In The Maltese Falcon, in place of the nameless Continental Op of Red Harvest and The Dain Curse, Dashiell Hammett created, as his protagonist, one of the most famous examples of the private investigator. The “blond satan” with the wolfish grin, Sam Spade, is a loner whose audacity and individualism are the product of a thoroughgoing distrust of conventional social arrangements and familiar pieties. Spade's cynical sense of the world is epitomised in the story he tells Brigid of the strange affair of Flitcraft, who abandons his perfectly ordinary family life after he has nearly been killed by a falling beam: this exposure to life's randomness leads Flitcraft to leave behind his orderly existence, and to …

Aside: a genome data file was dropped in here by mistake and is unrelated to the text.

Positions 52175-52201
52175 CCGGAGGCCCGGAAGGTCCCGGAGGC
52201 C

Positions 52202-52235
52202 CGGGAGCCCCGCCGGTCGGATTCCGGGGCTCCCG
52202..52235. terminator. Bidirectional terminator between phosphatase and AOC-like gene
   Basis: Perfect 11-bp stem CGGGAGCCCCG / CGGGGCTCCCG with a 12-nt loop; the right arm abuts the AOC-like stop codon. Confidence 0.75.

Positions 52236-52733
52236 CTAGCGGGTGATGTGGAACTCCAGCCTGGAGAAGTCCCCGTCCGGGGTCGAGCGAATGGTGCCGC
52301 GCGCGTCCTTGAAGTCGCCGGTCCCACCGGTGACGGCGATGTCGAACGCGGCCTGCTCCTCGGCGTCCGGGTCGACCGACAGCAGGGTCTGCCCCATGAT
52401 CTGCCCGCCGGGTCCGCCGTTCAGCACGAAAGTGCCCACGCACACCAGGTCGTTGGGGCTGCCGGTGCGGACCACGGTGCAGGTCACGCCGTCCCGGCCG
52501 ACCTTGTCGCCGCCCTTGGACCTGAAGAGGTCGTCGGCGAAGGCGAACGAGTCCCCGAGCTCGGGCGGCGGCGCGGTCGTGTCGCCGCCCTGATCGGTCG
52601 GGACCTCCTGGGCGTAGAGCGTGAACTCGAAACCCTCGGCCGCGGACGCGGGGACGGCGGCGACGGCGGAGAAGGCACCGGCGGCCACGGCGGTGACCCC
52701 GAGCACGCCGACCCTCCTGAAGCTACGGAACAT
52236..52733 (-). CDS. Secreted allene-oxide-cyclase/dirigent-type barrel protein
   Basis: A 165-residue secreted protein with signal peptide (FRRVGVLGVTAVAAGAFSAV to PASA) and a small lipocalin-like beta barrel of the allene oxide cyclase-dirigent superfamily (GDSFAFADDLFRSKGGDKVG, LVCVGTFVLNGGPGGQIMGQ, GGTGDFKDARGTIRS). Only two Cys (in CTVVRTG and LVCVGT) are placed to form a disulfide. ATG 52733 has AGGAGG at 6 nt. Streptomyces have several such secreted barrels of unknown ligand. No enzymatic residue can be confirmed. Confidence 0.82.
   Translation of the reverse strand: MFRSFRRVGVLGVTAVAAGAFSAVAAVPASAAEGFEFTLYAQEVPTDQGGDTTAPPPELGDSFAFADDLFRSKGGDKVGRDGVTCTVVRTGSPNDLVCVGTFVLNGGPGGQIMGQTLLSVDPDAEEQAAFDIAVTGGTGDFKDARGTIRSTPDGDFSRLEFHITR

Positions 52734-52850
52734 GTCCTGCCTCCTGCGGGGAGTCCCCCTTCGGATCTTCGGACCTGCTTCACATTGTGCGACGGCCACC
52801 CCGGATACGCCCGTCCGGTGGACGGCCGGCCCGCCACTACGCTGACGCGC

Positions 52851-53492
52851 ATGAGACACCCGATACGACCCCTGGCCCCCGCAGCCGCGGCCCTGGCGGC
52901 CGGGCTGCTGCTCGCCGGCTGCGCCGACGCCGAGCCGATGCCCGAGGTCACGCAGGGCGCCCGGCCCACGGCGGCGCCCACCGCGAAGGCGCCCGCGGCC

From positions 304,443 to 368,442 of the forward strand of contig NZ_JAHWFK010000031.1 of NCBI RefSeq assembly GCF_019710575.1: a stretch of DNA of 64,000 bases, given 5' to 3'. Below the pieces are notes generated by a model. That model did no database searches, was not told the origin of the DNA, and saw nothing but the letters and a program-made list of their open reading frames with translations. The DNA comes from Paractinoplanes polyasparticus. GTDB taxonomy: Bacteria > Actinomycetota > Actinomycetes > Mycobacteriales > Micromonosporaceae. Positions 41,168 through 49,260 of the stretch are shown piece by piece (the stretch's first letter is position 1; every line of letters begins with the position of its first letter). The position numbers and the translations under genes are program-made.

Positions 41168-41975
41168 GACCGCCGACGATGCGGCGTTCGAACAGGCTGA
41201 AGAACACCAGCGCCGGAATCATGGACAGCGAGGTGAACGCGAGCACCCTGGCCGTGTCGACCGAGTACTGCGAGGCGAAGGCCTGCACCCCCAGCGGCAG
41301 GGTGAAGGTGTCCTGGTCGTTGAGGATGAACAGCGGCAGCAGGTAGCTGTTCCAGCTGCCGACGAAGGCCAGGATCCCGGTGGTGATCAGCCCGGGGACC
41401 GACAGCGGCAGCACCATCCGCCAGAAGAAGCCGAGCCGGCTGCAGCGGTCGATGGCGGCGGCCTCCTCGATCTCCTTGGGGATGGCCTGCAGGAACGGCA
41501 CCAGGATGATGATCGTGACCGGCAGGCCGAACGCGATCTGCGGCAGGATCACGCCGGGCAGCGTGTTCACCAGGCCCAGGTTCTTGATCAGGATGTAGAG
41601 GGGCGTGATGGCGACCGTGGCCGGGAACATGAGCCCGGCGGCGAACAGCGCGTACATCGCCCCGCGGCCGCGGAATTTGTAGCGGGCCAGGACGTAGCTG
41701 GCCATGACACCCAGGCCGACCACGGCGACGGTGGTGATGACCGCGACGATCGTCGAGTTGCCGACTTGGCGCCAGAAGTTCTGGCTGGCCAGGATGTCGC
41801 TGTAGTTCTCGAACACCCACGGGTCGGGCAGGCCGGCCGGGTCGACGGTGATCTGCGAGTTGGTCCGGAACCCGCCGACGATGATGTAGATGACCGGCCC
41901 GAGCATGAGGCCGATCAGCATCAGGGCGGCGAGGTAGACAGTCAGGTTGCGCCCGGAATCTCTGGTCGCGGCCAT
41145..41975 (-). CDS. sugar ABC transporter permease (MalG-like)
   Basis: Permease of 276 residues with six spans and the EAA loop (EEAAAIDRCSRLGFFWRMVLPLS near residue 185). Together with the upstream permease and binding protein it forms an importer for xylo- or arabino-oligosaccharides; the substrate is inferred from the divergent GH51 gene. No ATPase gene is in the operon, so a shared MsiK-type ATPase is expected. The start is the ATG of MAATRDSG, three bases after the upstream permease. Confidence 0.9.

Horsley, Lee. "The Maltese Falcon". The Literary Encyclopedia. First published 20 October 2001; last revised 30 November -1.
[http://www.litencyc.com/php/sworks.php?rec=true&UID=251, accessed 28 April 2015.]